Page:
Another “relic” are the medals, which aunt Cornelia always kept in her own possession after Grandmama’s death, to whom they belonged. I suppose she wished my aunts Mary & Cornelia to have them. As I am was their “residuary legatee” these medals came to me with my aunts papers & other personal [. . .] effects. I keep them as a right, they are all that is left me of the property which my aunts had, (ten thousand dollars) which was always in uncle Jeff’s hands, & which he lost. giving his sisters instead “Walnut Field” without giving them a title to it, or even having seeing that the said title was recorded, altho’ he paid the usual fee to the Recording clerk that property was to have been mine & my brother Jefferson’s he was aunt Cornelia’s heir I was aunt Mary’s—In their “wills” they made me “Residuary Legatee” of course every thing in their possession not otherwise & specially bequeathed, is mine, therefore I considered the “medals” mine to bequeath as I please [. . .] Aunt Cornelia specified in her “Will” that Browse Trist (my brother) was to have her Jefferson “Beaker”—her small silver funnel, and her tiny silver spoon, which belonged either to her grand mother “Martha Wayles” or to her aunt Cornelia’s mother, “Martha Jefferson,” when she was at the Convent in Paris, where each young Lady had her own silver spoon. After aunt Cornelia’s death I gave into Browse’s own hands these three articles specified.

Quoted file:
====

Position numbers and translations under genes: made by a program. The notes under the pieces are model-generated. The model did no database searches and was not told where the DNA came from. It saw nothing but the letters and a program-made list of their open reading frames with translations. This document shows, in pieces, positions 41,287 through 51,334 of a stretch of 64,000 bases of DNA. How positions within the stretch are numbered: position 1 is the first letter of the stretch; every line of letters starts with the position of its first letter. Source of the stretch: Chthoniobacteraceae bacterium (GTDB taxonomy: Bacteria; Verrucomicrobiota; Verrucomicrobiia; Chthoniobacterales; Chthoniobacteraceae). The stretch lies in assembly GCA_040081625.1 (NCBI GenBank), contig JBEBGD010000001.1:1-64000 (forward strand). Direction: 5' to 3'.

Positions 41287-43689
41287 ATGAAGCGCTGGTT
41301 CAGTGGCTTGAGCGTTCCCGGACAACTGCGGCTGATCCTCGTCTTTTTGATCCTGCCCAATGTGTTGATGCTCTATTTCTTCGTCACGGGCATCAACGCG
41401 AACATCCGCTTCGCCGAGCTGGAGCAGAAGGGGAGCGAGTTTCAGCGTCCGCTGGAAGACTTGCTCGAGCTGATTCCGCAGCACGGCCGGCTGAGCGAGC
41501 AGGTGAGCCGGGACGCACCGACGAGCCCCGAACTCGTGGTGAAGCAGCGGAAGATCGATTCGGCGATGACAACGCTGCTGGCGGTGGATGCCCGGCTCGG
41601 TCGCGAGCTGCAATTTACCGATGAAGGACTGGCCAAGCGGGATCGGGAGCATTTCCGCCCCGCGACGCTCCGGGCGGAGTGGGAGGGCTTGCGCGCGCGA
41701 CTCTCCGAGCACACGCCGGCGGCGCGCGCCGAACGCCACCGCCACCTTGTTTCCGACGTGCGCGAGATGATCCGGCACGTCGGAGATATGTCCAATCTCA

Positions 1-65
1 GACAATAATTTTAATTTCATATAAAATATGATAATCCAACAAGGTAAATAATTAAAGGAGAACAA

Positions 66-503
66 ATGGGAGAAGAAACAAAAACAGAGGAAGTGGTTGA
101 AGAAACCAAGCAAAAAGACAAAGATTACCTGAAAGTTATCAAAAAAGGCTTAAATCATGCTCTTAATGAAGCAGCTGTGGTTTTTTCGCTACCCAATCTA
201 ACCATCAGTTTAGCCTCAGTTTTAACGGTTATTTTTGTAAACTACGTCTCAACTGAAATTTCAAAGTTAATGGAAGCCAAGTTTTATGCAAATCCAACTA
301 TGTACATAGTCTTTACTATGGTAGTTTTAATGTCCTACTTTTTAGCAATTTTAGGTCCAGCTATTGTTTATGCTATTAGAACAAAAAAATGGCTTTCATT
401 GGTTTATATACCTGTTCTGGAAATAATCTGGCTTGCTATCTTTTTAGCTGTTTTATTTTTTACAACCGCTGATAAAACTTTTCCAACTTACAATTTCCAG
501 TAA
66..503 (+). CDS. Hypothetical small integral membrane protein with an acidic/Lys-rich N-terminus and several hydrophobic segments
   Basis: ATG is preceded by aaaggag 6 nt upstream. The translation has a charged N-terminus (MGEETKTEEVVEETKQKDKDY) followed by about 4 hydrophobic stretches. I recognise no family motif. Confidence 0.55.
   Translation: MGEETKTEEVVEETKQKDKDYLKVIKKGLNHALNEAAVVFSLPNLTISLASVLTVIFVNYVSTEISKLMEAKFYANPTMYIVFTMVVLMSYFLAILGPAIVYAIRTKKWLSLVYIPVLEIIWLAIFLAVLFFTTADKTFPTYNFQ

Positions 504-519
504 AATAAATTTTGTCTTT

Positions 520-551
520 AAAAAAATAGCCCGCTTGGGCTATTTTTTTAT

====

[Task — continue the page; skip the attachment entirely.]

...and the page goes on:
The 4 Silver Beakers marked G. W. to T. J. “(George Wythe to Thomas Jefferson)”2 were given respectively to my mother, my aunt Cornelia & to my aunt Mary and to my Uncle George Wythe Randolph aunt Cornelia Bequeathed her’s as I have mentioned to H. B. Trist my brother; My mother gave her Beaker to Alice Meikleham, being her God daughter, & my mother having no money to purchase the usual “silver cup” to give her “God child”—Aunt Mary gave her “Beaker” marked G. W. to T. J. to “Nicholas Philip Trist Burke” my first born child.

I always understood that these four Beakers were made by Thomas Jefferson’s order to match four that he already owned, and these 4 were being made from some pieces of silver which had been bequeathed to Mr Jefferson by his friend “George Wythe”—& to distinguish them from the original 4 in Mr Jefferson’s own family silver, these were marked G. W. to T. J. “Chancellor” George Wythe to Thomas Jefferson

M. J. T. Burke
MS (Martha J. Trist Burke Commonplace Book, privately owned).
1Opening quotation marks editorially supplied.
2Closing quotation marks editorially supplied.
Date Range
August 9, 1888